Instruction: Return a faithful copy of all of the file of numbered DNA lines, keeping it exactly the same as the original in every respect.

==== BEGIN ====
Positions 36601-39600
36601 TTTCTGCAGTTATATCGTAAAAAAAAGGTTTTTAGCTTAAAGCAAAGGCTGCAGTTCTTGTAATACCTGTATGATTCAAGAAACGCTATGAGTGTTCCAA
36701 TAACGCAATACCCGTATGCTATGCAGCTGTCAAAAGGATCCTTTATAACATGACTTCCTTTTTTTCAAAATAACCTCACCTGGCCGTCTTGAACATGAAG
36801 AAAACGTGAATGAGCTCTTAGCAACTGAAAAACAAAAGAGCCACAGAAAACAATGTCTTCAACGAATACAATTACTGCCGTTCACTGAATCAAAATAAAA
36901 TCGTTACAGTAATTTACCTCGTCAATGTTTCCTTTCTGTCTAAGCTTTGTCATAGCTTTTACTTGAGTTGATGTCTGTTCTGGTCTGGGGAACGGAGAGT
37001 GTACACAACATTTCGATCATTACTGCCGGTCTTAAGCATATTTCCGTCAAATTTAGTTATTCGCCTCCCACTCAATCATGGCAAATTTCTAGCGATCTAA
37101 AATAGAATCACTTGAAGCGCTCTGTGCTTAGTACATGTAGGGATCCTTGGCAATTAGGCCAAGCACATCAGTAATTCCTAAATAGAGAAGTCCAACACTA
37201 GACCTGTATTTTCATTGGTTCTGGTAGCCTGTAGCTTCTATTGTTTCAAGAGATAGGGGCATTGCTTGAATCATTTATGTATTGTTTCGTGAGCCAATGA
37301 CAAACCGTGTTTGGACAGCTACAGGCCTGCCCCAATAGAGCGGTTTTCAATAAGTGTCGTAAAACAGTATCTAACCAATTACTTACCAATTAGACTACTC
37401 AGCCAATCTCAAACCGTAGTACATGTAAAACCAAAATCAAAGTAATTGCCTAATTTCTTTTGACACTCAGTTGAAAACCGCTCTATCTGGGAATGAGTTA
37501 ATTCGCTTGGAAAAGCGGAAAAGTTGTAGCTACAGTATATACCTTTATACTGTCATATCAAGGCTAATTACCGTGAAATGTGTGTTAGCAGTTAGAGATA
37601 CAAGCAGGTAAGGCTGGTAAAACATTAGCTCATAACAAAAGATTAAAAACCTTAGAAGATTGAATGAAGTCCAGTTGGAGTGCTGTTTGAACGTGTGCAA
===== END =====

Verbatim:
Positions 36601-39600
36601 TTTCTGCAGTTATATCGTAAAAAAAAGGTTTTTAGCTTAAAGCAAAGGCTGCAGTTCTTGTAATACCTGTATGATTCAAGAAACGCTATGAGTGTTCCAA
36701 TAACGCAATACCCGTATGCTATGCAGCTGTCAAAAGGATCCTTTATAACATGACTTCCTTTTTTTCAAAATAACCTCACCTGGCCGTCTTGAACATGAAG
36801 AAAACGTGAATGAGCTCTTAGCAACTGAAAAACAAAAGAGCCACAGAAAACAATGTCTTCAACGAATACAATTACTGCCGTTCACTGAATCAAAATAAAA
36901 TCGTTACAGTAATTTACCTCGTCAATGTTTCCTTTCTGTCTAAGCTTTGTCATAGCTTTTACTTGAGTTGATGTCTGTTCTGGTCTGGGGAACGGAGAGT
37001 GTACACAACATTTCGATCATTACTGCCGGTCTTAAGCATATTTCCGTCAAATTTAGTTATTCGCCTCCCACTCAATCATGGCAAATTTCTAGCGATCTAA
37101 AATAGAATCACTTGAAGCGCTCTGTGCTTAGTACATGTAGGGATCCTTGGCAATTAGGCCAAGCACATCAGTAATTCCTAAATAGAGAAGTCCAACACTA
37201 GACCTGTATTTTCATTGGTTCTGGTAGCCTGTAGCTTCTATTGTTTCAAGAGATAGGGGCATTGCTTGAATCATTTATGTATTGTTTCGTGAGCCAATGA
37301 CAAACCGTGTTTGGACAGCTACAGGCCTGCCCCAATAGAGCGGTTTTCAATAAGTGTCGTAAAACAGTATCTAACCAATTACTTACCAATTAGACTACTC
37401 AGCCAATCTCAAACCGTAGTACATGTAAAACCAAAATCAAAGTAATTGCCTAATTTCTTTTGACACTCAGTTGAAAACCGCTCTATCTGGGAATGAGTTA
37501 ATTCGCTTGGAAAAGCGGAAAAGTTGTAGCTACAGTATATACCTTTATACTGTCATATCAAGGCTAATTACCGTGAAATGTGTGTTAGCAGTTAGAGATA
37601 CAAGCAGGTAAGGCTGGTAAAACATTAGCTCATAACAAAAGATTAAAAACCTTAGAAGATTGAATGAAGTCCAGTTGGAGTGCTGTTTGAACGTGTGCAA